Bicycle, Pedestrian & Trails Resource Reports
The overall goal of the CAST study is to evaluate multi-modal access to the 11 proposed Purple Line Locally Preferred Alternative (LPA) Stations within Prince George's County. This report provides an additional piece of the overall plan for the development of the stations by providing further analysis and recommendations for pedestrian and bicycle access that was initiated by the Purple Line Bicycle Access and Bicycle Hub Location Study (Toole Study) completed in June 2010. Providing effective multi-modal access to the stations will be essential to the success of the Purple Line Light Rail system.
This plan focuses its recommendations around the concurrent planning efforts by WMATA and SHA, though some effort was made to provide input to those studies on behalf of Prince George's County. Recommendations are aimed at improving the pedestrian and bicycle environment around the Naylor Road Metro station, with an emphasis on low-cost, near-term improvements. They include pedestrian crossing improvements, signal timing changes, traffic calming measures, and new facilities for pedestrian and bicycle comfort and convenience.
The Central Avenue Transit‐Oriented Development Corridor Pedestrian and Mobility Study was conducted as part of the National Capital Region Transportation Planning Board's (TPB) Transportation/Land‐Use Connections Program.1 The recommendations included here encourage the shift to a network of Complete Streets that over time improves mobility for all users and enhances existing or establishes new pedestrian and bicycle facilities. In addition to a Complete Streets approach, this study focuses on ways to increase the safety and comfort for pedestrians and bicyclists by creating safer conditions for all travelers.
This National Capital Region Transportation Planning Board (TPB) Transportation / Land-Use Connections (TLC) Program study proposed locations for a multi-use pathway or trail alignment for the Purple Line in Prince Georges County, including bicycle lanes, shared use paths and shared roadways. It contains recommendations to provide enhanced bicycle access to the stations by identifying missing links or gaps in the bicycle and pedestrian network and devising an enhancement regime.
This study evaluates the quality and adequacy of existing pedestrian infrastructure (e.g., sidewalks, crosswalks, traffic signals) and identifies locations for low-cost pedestrian safety improvements.
The objective of the project is to develop a formal plan based on a publicly-supported vision with specific recommendations and concepts to create a bicycle and pedestrian network within and around the Town, which can be used to program future capital improvement projects, either by the Town or jointly with the County, Park and Planning and/or State Highway. The goal of the Town of Cheverly Non-Motorized Transportation Study is to improve safety and accessibility for pedestrians and bicycles in the Town by recommending a transportation network to overcome existing physical barriers and re-connect the Town's attractions and destinations.
The goal of the Town of Cheverly Non-Motorized Transportation Study is to improve safety and accessibility for pedestrians and bicycles in the Town. Major points of interest for bicycle and pedestrian connections include the Anacostia River Trail, Cheverly Metro Station, Prince George's County Hospital Center, retail and commercial businesses along MD 202, multi-family residential units along MD 202, schools, and other recreational areas such as Euclid Park and Beaverdam Creek.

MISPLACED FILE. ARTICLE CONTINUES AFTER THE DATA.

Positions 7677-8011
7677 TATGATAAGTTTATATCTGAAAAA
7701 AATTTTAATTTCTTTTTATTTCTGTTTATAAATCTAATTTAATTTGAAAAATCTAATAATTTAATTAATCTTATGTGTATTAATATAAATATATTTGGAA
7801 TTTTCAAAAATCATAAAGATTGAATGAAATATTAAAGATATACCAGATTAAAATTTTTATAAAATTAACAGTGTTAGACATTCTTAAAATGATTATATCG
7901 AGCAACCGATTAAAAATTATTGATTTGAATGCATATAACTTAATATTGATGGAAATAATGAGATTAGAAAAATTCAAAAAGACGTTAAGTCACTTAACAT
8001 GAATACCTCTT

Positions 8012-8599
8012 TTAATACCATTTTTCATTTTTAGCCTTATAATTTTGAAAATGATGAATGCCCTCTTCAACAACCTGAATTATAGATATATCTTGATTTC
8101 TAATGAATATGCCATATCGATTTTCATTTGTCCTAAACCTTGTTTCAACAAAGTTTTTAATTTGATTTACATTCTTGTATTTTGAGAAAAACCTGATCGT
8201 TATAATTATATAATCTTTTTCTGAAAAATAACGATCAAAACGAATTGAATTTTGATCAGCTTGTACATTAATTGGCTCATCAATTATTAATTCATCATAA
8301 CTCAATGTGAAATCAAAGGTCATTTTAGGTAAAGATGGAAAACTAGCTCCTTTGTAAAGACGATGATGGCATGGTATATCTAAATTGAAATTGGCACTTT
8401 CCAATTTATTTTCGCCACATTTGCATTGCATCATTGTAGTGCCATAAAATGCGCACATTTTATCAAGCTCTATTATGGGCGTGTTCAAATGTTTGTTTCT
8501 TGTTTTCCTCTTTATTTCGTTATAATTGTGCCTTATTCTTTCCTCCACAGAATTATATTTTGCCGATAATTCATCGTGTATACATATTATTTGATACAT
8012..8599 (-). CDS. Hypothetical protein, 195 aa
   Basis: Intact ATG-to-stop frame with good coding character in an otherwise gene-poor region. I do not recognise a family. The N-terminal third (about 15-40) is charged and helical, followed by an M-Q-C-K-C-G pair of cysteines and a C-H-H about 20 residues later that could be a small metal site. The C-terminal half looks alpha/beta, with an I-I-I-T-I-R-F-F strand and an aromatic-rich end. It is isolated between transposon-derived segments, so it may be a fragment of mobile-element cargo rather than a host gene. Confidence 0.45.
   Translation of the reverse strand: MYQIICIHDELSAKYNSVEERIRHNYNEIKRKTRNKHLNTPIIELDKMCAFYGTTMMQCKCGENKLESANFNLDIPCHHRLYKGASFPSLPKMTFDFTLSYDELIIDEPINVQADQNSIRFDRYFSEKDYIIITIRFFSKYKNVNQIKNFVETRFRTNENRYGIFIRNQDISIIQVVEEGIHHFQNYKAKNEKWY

In support of the overall Non-Motorized Transportation Study, Vision Engineering and Planning was requested to prepare a Safe Route to School (SRTS) plan for the Gladys Noon Spellman Elementary School and the nearby St. Ambrose School and conduct a safety and operational analysis at the intersection of MD 202 at Kilmer Street.
This project proposes to extend that path south from Albion Street in College Park, through Riverdale Park and Hyattsville, to tie into the existing Northwest Branch Trail at Armentrout Drive, a distance of 2.0 miles.
This study was conducted as part of the National Capital Region Transportation Planning Board's (TPB) Transportation/Land-Use Connections Program. This study encourages "complete streets" that serve all users. It identifies short-term safety improvements and a long-term vision for pedestrian and bicycle mobility. Implementation of the recommendations will improve the pedestrian environment, while providing a model for similar efforts throughout the Washington, DC region.
Effective Public/Private Partnerships and Citizen Involvement in Trail Planning (PDF)
A case study of the Prince George's County Bicycle and Trails Advisory Group (BTAG). Prince George's County has many scenic greenways and parkland that can be used by hikers, bicyclists, equestrians, and other trail users.
Potomac Heritage Trail On-Road Bicycling Route (JPG)
The Potomac Heritage Trail On-Road Bicycling Route in southern Prince George's County, Maryland, is part of the "Tidewater Potomac Heritage Bicycling Route" mapped by Adventure Cycling Association and local volunteers.
Explore Southern Prince George's by Bicycle (JPG)
Use the Potomac Heritage National Scenic Trail's Southern Maryland On-Road Bicycling Route through Prince George's County.
Bulletin 4-2021 Bicycle Pedestrian Impact Statements